Veterans, however, agree to an unambiguous definition of OROP. In February 2014, the following definition of OROP was approved in a meeting chaired by the defence minister: “OROP implies that uniform pension be paid to the armed forces personnel retiring in the same rank with the same length of service, irrespective of their date of retirement and any future enhancement in the rates of pension be automatically passed on to the past pensioners.”
The recommendations made by the defence minister, in consultation with the chiefs of the armed forces and the veterans are reportedly being opposed by the finance ministry on the grounds that the annual cost of Rs 8,400 crore is “unaffordable” and that a similar demand may spring from the CAPFs. It appears that the issue might be referred to the Seventh Pay Commission for a ‘holistic’ overview.
Often, the personnel in CAPFs serve much longer than the ones in the armed forces, which means that they earn more increments and therefore must not be equated for pension. The additional expenditure on OROP is less than 10% of the pension bill of Rs 88,521 crore for 2015-16, which is much less than other subsidies.
Hence, the recommendation of referring the issue to the Seventh Pay Commission is seen as an insidious plot to scuttle the OOROP scheme.
Civil-military relations in India have a troubled past and any attempt to indefinitely delay a long-pending welfare measure will only aggravate the situation. As it is, the serving and retired members of the armed forces feel wronged at having been deprived of their dues in several cases in the past, including the ‘rank pay’ case, 36 pending anomalies in the implementation of the awards of the Fifth and the Sixth Pay Commissions, and the withholding of non-functional upgradation (NFU) of pay for officers denied promotion for lack of vacancies.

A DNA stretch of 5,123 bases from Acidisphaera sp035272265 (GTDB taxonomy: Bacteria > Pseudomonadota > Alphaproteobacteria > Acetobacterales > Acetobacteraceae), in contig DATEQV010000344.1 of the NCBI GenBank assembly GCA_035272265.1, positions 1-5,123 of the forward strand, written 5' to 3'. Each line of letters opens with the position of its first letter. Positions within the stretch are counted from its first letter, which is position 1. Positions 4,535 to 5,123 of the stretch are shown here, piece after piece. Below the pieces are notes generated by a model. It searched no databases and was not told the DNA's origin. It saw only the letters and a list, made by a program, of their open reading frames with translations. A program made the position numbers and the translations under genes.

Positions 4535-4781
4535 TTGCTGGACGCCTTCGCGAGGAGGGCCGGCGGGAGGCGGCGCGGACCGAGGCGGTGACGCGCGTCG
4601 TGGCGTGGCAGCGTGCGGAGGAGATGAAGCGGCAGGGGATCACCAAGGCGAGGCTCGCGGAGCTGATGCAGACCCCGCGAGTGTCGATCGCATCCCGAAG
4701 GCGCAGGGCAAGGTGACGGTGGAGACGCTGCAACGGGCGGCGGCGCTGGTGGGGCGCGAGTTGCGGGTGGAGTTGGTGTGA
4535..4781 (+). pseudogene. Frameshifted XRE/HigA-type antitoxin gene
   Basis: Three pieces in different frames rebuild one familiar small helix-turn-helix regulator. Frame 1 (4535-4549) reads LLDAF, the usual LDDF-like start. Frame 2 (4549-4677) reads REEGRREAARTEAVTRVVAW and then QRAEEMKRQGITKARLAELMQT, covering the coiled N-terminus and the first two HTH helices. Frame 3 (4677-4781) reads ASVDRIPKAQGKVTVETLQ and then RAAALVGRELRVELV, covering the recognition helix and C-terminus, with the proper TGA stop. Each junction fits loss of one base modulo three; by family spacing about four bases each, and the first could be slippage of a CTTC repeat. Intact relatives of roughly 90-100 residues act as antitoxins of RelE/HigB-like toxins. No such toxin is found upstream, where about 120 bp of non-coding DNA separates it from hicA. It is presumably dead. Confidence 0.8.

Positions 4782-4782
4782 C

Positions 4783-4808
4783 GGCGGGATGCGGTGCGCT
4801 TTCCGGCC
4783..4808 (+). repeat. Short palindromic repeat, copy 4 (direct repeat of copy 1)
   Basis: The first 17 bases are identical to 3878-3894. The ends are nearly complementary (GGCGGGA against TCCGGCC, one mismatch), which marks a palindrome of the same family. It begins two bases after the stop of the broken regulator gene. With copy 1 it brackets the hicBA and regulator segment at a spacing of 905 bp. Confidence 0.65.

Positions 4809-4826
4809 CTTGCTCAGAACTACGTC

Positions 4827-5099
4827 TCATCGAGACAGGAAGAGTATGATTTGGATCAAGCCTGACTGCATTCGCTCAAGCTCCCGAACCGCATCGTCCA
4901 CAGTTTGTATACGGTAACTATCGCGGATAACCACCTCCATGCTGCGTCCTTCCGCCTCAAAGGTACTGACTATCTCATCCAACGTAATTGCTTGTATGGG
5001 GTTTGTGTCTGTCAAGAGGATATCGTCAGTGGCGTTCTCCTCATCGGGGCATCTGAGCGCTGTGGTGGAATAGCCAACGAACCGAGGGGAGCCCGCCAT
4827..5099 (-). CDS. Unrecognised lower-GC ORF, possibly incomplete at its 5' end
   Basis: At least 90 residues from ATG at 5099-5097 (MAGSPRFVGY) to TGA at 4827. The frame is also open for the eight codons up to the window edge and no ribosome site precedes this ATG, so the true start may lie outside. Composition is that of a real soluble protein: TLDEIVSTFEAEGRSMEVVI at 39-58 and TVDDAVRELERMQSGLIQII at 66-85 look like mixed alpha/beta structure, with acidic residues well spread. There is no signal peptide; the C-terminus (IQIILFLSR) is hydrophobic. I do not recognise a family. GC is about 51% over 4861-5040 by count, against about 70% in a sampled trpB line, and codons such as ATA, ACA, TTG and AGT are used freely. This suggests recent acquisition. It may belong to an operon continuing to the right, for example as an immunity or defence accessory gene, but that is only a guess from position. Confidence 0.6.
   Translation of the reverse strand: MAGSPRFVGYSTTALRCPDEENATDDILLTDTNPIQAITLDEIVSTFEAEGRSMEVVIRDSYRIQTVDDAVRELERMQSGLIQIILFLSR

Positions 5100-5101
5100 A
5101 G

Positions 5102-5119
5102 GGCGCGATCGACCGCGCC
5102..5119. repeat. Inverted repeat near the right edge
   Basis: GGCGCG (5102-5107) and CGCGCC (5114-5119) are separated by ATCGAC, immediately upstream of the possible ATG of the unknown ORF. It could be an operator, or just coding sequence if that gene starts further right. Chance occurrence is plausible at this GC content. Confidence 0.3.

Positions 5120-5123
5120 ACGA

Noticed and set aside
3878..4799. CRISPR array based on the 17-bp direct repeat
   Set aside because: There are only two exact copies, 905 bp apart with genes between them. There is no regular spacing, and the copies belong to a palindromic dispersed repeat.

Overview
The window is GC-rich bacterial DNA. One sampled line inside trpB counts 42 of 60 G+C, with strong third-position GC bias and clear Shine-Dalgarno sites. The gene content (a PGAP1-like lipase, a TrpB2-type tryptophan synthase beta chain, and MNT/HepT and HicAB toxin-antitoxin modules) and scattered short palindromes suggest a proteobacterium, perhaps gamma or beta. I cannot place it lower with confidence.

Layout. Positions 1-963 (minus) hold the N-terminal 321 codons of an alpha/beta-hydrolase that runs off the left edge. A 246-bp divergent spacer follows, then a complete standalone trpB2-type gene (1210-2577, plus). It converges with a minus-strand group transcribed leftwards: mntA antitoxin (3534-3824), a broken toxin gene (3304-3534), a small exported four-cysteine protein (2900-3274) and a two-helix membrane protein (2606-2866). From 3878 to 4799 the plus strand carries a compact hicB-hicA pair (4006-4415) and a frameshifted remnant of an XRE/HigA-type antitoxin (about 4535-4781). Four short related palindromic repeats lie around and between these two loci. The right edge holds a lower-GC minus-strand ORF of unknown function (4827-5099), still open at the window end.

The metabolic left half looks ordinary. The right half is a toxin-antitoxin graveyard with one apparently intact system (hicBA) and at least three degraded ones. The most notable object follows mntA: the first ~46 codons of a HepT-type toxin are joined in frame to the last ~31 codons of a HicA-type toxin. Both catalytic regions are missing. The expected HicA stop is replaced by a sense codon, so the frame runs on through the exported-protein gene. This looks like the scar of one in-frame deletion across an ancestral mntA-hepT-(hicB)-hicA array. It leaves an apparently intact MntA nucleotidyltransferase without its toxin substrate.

Also, the ministry of defence has repeatedly appealed against the court judgements that favour the veterans and soldiers widows— often contesting the award of paltry sums, even as the cost of litigation exceeds the amount at stake.
The government must take note of the impact of the prolonged delay in the implementation of OROP on morale—not only of the veterans but also of the serving soldiers; it may also affect many second or third generation soldiers who are witness to the sad plight of those before them.
The day a soldier takes his oath, he undertakes to selflessly serve his nation and even make the supreme sacrifice when necessary. He swears allegiance to Naam, Namak, Nishaan and has never faltered. In turn, the nation’s covenant is that no effort will be spared to look after his welfare and that of his family.
Addressing the United States servicemen some years ago, US President Barack Obama said, “…when you take off the uniform, we will serve you as well as you’ve served us—because no one who fights for this country should have to fight for a job, or a roof over their heads, or the care that they need when they come home.”
Indian veterans also need to be given a similar assurance, but one that is credible.